Making Our Mark

Cathy (Stuckey) Johnson ’74

Cathy (Stuckey) Johnson ’74

Cathy (Stuckey) Johnson '74 graduated from Union College with an organizing theme major in East Asian Studies and a minor in Chinese. Now retired, she spent 40 years in the relocation management industry working in client relations and management. Cathy assisted clients with managing group moves internationally, and helped create policies to manage domestic moves, international assignments and international permanent moves. She managed teams in the United States, United Kingdom and Hong Kong. Outside of work, Cathy volunteered on the First Aid Squad, held management positions in the Junior League and PTA, and worked on the environment committee for her town. Cathy is married to Mark Johnson ’73.

What are the most challenging and rewarding aspects of your career or volunteer activities?

Working with so many different people from different cultures requires the ability to adjust working styles to meet their needs and help them achieve their goals. When you are dealing with people who have to move to another country and learn the language quickly and adapt to a different culture, you need to help them make that change as smoothly and quickly as possible.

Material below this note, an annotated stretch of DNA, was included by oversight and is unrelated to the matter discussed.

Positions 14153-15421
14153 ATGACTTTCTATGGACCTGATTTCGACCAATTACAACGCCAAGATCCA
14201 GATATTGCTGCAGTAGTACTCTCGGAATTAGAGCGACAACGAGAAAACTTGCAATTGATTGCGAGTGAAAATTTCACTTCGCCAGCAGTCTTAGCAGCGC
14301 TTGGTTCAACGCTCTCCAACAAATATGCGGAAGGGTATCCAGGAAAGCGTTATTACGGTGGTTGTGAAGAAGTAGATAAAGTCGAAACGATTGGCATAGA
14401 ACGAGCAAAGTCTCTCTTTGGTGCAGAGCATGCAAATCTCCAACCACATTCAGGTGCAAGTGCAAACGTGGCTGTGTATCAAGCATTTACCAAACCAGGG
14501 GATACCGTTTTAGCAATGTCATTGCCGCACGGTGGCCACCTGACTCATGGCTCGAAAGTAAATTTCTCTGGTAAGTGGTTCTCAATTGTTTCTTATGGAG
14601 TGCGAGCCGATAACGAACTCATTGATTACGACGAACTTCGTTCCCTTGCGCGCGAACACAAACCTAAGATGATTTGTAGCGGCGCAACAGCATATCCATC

Who inspired/inspires you, both professionally and personally?

Dr. Anthony Fauci and Dr. Deborah Birx, who despite pressure from the White House, continue to push out the science message.

What advice would you offer today’s women students, not just at Union, but across the country?

I would tell them to find something that they are passionate about and make a career of it. Don’t be afraid to try something new or to change your mind if you find that what you first thought was going to be your passion turns out not to be fulfilling.

What was your most formative experience at Union?

Being in the first class of women at Union was both exciting and pioneering. We were laying the groundwork for those who were coming after us. The years 1970-1974 were full of change around the world and especially in the U.S. Gloria Steinem was leading the fight for women’s rights, protests were happening against the war in Vietnam and students took over the Union Administration building in protest. Amidst all of that I was attending the same college that my dad, John C. Stuckey ’49, had. The first year, all the freshmen women were in Richmond House and there was a real sense of community. Coach Scanlon and his wife lived in our dorm in an apartment on the first floor and they were terrific. Professor Schwartz in computer science and Professor Thurston in history where are both wonderful mentors.